Similarly, Marie-Hélène Côté of the project “Names of Lausanne: the evolution of family names in administration records 1803-1900” noted that as a linguistic expert, being challenged to understand issues and research questions from other domains, like computer science, created the opportunity to “diversify the nature of questions that can be asked”.
Enabling interdisciplinary spaces
A final roundtable featured EPFL professor and Associated Vice President for Research Ambrogio Fasoli and UNIL CoLaboratoire director Alain Kaufmann, who outlined institutional and infrastructural challenges to supporting interdisciplinary research, and efforts to overcome them. Both speakers emphasized the importance of creating adequate space, both theoretical and physical, for such investigation to flourish. While Kaufmann argued for agile administrative procedures and more physical spaces for researchers to engage with citizens, Fasoli advocated larger sums and longer durations for interdisciplinary research grants.
Fasoli concluded by highlighting some problems that remain unresolved, such as identifying metrics for evaluating careers that extend across multiple fields. However, he notably cautioned against prescribing too much what interdisciplinary research should and shouldn’t do or be.
“The less we try to define what needs to be done, the better. We need to enable spaces, mechanisms, and instruments where people can come together and create excellence,” he said.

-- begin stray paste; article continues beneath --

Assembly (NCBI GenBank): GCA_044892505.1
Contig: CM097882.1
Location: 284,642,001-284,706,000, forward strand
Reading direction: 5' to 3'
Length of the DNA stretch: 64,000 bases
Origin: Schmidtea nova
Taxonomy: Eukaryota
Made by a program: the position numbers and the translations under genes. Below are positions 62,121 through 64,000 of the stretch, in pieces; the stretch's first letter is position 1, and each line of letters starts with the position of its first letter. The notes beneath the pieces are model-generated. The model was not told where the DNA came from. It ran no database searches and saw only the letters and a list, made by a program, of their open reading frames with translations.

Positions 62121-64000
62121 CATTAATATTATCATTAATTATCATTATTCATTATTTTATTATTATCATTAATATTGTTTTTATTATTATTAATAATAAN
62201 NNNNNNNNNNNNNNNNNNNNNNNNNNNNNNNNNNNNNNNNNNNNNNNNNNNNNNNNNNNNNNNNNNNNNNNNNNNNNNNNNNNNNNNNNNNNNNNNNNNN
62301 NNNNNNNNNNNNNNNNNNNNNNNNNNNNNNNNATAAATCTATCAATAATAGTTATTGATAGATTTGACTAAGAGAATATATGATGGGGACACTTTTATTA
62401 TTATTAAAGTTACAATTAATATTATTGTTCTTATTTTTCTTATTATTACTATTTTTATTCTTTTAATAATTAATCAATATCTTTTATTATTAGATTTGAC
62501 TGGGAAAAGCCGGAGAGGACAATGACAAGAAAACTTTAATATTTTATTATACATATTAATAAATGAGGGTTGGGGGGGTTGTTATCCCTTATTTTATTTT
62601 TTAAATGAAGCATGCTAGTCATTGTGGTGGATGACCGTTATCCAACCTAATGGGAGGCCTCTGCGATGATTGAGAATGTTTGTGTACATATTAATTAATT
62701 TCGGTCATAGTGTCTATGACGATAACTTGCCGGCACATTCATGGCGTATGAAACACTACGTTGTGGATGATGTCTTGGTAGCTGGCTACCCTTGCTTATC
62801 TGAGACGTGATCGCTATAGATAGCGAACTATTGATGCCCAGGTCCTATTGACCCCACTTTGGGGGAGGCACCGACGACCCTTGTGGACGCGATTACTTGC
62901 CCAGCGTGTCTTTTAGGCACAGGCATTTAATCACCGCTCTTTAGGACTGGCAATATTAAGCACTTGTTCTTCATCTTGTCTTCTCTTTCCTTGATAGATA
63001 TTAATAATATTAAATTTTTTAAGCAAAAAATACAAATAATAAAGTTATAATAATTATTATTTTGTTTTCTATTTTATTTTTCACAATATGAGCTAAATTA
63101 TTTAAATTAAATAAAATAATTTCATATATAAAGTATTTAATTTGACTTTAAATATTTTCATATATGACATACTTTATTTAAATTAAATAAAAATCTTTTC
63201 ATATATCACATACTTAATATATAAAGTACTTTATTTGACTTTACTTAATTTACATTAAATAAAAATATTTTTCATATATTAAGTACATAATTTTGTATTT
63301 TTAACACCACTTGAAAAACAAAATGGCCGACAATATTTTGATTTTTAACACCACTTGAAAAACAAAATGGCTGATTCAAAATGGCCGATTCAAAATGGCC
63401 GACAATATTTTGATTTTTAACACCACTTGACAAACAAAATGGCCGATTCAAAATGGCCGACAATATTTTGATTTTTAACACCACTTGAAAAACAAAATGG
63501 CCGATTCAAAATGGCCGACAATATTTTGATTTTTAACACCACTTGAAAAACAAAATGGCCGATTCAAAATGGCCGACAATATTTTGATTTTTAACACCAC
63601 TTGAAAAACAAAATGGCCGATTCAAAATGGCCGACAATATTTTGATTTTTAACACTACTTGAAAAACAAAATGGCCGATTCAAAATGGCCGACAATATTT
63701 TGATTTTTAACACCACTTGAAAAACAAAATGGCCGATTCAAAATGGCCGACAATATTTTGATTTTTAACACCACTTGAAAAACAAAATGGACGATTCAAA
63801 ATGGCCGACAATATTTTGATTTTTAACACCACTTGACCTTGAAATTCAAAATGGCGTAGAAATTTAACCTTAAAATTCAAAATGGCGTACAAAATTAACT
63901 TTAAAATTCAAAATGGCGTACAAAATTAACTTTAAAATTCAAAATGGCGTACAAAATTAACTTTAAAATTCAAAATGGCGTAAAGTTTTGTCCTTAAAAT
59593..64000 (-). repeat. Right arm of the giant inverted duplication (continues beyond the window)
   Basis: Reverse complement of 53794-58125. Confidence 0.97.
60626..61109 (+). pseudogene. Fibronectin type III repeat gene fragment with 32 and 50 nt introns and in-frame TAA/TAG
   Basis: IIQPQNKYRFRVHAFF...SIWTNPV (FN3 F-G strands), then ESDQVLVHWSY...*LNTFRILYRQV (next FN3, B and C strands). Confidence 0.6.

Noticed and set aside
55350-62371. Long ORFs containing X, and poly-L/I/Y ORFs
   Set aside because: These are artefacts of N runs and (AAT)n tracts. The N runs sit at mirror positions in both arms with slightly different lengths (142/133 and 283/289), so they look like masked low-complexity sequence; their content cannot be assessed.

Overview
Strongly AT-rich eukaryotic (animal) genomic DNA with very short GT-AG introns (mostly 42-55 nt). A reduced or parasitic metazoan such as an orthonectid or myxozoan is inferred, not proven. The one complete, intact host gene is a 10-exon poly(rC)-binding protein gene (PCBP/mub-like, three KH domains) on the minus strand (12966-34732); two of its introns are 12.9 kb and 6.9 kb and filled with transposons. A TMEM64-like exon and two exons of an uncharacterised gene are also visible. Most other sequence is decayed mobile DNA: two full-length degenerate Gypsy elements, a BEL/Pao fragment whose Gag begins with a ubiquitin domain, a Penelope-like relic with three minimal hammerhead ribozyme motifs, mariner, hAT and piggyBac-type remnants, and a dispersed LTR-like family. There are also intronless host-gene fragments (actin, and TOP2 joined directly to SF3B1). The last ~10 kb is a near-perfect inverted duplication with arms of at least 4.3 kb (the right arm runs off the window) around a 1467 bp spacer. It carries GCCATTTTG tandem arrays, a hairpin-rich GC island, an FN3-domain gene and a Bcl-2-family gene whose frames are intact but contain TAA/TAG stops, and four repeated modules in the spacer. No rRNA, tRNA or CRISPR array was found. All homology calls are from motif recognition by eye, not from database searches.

View all CROSS projects on MOBILITY (2020) as well as short video descriptions on YouTube.
View all CROSS projects on DIGITAL HUMANITIES (2021) as well as short video descriptions on YouTube.
A highlight of the CROSS event was the presentation of the following digital humanities tools and prototypes:
Yumeng Hou, Davide Picca, and Alessandro Adamou presented a first version of their martial arts ontology, developed as part of “CROSSINGS : computational interoperability for intangible cultural heritage”. The researchers aim to create an ontological model of intangible cultural heritage – in this case, the martial arts – using data from the Hong Kong Martial Arts Living Archive. They are combining information about Kung Fu with Chinese folklore to create a linked knowledge graph for Kung Fu heritage.